Alps
The Alps is one of the great mountain range systems of Europe, stretching from Austria and Slovenia in the east through Italy, Switzerland, Liechtenstein and Germany to France in the west....

, and the alpine environment is often cited as an important factor in the formation of the Swiss national character. The "Swiss illness", the condition of Swiss mercenaries
Swiss mercenaries
Swiss mercenaries were notable for their service in foreign armies, especially the armies of the Kings of France, throughout the Early Modern period of European history, from the Later Middle Ages into the Age of the European Enlightenment...

 pining for their mountainous native home, became prototypical of the medical condition of nostalgia
Nostalgia
The term nostalgia describes a yearning for the past, often in idealized form.The word is a learned formation of a Greek compound, consisting of , meaning "returning home", a Homeric word, and , meaning "pain, ache"...

("homesickness") described in the 17th century,

Switzerland is atypical in its successful political integration of a multiethnic and multilingual populace, and is often cited as a model for new efforts at creating unification, as in the European Union's frequent invocation of the Swiss Confederate model.
Because the various populations of Switzerland share language, ethnicity, and religion not with each other but with the major European powers between whom Switzerland during the modern history of Europe found itself positioned, a policy of domestic plurality in conjunction with international neutrality became a matter of self-preservation.
Consequently, the Swiss elites during the period of the formation of nation states throughout Europe did not attempt to impose a national language or a nationalism based on ethnicity, instead pushing for the creation of a civic nation grounded in democratic ideology, common political institutions, and shared political ritual. Political allegiance and patriotism was directed towards the cantons
Cantons of Switzerland
The 26 cantons of Switzerland are the member states of the federal state of Switzerland. Each canton was a fully sovereign state with its own borders, army and currency from the Treaty of Westphalia until the establishment of the Swiss federal state in 1848...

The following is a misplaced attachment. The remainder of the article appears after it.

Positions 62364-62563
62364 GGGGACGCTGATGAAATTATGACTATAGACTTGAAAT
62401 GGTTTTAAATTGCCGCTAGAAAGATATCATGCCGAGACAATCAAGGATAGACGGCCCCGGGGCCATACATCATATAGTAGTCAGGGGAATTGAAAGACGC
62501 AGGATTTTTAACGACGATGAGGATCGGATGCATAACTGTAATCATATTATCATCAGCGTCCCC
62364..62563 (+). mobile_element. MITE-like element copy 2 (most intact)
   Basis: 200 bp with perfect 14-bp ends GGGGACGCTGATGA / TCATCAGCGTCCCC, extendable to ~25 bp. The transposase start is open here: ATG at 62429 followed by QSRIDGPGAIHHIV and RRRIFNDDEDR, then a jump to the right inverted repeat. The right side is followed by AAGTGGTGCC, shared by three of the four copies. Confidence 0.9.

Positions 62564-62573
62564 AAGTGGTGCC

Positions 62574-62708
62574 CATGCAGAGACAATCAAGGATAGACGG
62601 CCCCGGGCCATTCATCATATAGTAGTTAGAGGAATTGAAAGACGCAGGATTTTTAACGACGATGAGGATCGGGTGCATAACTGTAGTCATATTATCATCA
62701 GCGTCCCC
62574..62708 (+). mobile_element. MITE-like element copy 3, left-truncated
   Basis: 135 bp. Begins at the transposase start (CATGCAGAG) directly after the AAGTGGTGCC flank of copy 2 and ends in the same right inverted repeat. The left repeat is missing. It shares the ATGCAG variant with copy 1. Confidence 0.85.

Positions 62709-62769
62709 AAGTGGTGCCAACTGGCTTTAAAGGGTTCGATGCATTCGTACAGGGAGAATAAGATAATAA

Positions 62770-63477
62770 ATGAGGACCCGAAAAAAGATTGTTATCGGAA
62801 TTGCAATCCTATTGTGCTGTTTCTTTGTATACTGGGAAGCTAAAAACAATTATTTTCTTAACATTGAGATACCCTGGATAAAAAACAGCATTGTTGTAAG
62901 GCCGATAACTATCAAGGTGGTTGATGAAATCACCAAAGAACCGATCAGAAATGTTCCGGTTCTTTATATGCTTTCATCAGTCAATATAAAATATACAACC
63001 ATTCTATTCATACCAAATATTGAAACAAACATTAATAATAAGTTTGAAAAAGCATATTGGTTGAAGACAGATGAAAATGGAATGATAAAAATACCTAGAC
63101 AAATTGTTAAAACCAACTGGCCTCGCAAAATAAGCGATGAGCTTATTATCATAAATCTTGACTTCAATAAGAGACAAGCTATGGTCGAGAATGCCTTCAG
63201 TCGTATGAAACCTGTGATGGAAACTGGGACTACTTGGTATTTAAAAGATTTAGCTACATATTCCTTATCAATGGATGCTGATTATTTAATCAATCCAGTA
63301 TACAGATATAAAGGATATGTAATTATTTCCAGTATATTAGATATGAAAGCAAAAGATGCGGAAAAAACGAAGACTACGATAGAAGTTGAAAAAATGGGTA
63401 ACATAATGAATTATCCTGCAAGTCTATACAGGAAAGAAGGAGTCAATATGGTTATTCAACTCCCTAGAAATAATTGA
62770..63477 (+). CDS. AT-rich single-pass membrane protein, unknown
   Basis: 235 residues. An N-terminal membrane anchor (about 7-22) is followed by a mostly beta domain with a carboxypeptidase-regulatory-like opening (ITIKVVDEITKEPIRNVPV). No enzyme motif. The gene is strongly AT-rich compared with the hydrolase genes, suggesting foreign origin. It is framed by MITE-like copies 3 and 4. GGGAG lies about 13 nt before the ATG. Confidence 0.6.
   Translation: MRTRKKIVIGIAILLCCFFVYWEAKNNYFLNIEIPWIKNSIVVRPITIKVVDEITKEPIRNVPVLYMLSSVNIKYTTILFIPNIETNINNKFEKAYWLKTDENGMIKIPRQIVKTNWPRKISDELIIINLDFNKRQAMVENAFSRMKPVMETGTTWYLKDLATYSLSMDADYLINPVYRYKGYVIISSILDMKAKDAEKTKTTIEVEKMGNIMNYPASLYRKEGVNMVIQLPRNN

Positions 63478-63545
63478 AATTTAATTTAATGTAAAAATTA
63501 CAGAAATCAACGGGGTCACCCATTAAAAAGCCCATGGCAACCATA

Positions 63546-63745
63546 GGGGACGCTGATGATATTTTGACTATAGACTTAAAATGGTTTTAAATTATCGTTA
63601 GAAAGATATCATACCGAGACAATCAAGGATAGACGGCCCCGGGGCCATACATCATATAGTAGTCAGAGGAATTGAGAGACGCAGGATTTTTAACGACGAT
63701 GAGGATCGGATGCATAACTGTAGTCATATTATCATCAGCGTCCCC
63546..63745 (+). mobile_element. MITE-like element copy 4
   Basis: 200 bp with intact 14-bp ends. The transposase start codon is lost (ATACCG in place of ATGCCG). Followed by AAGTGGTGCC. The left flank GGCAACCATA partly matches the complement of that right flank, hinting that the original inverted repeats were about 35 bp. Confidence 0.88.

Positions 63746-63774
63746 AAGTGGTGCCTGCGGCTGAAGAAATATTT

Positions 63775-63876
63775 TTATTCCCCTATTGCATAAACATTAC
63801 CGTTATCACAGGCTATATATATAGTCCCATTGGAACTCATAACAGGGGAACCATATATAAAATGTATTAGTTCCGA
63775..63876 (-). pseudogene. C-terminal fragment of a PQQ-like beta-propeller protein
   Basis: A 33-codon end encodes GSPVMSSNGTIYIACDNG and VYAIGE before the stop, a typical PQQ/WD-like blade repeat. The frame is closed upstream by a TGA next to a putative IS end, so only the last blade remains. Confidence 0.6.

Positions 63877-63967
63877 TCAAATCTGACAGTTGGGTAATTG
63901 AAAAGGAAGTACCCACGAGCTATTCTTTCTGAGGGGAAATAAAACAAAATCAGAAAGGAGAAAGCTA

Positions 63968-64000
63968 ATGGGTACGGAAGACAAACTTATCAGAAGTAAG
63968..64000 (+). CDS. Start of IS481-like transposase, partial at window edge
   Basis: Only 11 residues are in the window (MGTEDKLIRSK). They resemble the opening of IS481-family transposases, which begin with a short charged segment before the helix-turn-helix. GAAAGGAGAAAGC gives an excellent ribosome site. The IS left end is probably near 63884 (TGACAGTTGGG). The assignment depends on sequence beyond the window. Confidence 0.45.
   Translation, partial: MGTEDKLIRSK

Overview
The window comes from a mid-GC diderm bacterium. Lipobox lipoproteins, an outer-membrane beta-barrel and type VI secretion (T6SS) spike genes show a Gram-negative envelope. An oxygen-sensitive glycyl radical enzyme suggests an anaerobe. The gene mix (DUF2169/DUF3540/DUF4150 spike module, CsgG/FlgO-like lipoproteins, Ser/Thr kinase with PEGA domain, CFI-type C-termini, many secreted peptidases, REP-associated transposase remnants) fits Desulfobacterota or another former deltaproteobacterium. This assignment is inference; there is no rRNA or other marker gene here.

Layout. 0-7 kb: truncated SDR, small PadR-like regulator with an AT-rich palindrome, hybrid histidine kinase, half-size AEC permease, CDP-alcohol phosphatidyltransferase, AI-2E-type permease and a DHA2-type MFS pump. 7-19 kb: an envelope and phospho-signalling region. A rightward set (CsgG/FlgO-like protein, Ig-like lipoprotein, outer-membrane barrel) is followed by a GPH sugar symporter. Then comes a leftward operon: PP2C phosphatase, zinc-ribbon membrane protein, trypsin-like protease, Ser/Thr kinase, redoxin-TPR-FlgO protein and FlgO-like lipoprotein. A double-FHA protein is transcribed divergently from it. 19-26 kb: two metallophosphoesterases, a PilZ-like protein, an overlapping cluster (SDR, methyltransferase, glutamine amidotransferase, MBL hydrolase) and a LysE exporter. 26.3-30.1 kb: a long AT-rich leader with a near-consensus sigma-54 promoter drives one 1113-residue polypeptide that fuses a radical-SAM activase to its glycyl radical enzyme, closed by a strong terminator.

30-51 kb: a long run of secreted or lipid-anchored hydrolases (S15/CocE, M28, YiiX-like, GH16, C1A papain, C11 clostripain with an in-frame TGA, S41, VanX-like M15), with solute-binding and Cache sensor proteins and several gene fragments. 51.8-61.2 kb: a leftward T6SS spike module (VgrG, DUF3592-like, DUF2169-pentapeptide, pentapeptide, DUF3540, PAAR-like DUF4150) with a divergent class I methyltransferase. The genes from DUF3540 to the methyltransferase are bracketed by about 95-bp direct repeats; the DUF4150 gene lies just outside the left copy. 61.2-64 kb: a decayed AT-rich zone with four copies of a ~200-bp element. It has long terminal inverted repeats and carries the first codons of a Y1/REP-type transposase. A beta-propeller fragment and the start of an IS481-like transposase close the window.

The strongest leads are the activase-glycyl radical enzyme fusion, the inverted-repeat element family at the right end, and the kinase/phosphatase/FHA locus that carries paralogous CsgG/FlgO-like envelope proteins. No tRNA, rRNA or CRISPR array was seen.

, not the federal level, where a spirit of rivalry and competition rather than unity prevailed. C. G. Jung advanced the view that this system of social order was one of a "chronic state of mitigated civil war" which put Switzerland ahead of the world in a civilizatory process of "introverting" warlike aggression.


From the 19th century there were conscious attempts to foster a federal "Pan-Swiss" national identity
National identity
National identity is the person's identity and sense of belonging to one state or to one nation, a feeling one shares with a group of people, regardless of one's citizenship status....

 that would replace or alleviate the cantonal patriotisms. Among the traditions enlisted to this end were federal sharpshooting competitions
Schützenfest
A Schützenfest is a traditional festival or fair featuring a target shooting competition in the cultures of both Germany and Switzerland....

 or tirs, because they were one of the few recognized symbols of pan-Swiss identity prior to the creation of the 1815 Confederation
Restauration (Switzerland)
The periods of Restoration and Regeneration in Swiss history last from 1814 to 1847. "Restoration" refers to the period of 1814 to 1830, the restoration of the Ancien Régime , reverting the changes imposed by Napoleon Bonaparte with the centralist Helvetic Republic from 1798 and the partial...

 and because they traditionally involved men from all levels of society, including the peasants, who in Romantic nationalism
Romantic nationalism
Romantic nationalism is the form of nationalism in which the state derives its political legitimacy as an organic consequence of the unity of those it governs...

 had become ideologically synonymous with liberty and nationhood. An additional symbol of federal national identity at the federal level was introduced with the Swiss national holiday in 1889. The bonfires associated with the national holiday have become so customary since then that they have displaced the Funken traditions of greater antiquity. Identification with the national symbolism relating to the Old Swiss Confederacy was especially difficult for the cantons which had been joined to the Helvetic Republic
Helvetic Republic
In Swiss history, the Helvetic Republic represented an early attempt to impose a central authority over Switzerland, which until then consisted mainly of self-governing cantons united by a loose military alliance, and conquered territories such as Vaud...

 in 1798 without any prior history of participation in the Swiss Conferedacy, and which were given the status of Swiss cantons only after the end of the Napoleonic era. These specifically include Grisons, Valais
Valais
The Valais is one of the 26 cantons of Switzerland in the southwestern part of the country, around the valley of the Rhône from its headwaters to Lake Geneva, separating the Pennine Alps from the Bernese Alps. The canton is one of the drier parts of Switzerland in its central Rhône valley...

, Ticino
Ticino
Canton Ticino or Ticino is the southernmost canton of Switzerland. Named after the Ticino river, it is the only canton in which Italian is the sole official language...

, Vaud
Vaud
Vaud is one of the 26 cantons of Switzerland and is located in Romandy, the French-speaking southwestern part of the country. The capital is Lausanne. The name of the Canton in Switzerland's other languages are Vaud in Italian , Waadt in German , and Vad in Romansh.-History:Along the lakes,...

 and Geneva
Canton of Geneva
The Republic and Canton of Geneva is the French speaking westernmost canton or state of Switzerland, surrounded on almost all sides by France. As is the case in several other Swiss cantons The Republic and Canton of Geneva is the French speaking westernmost canton or state of Switzerland,...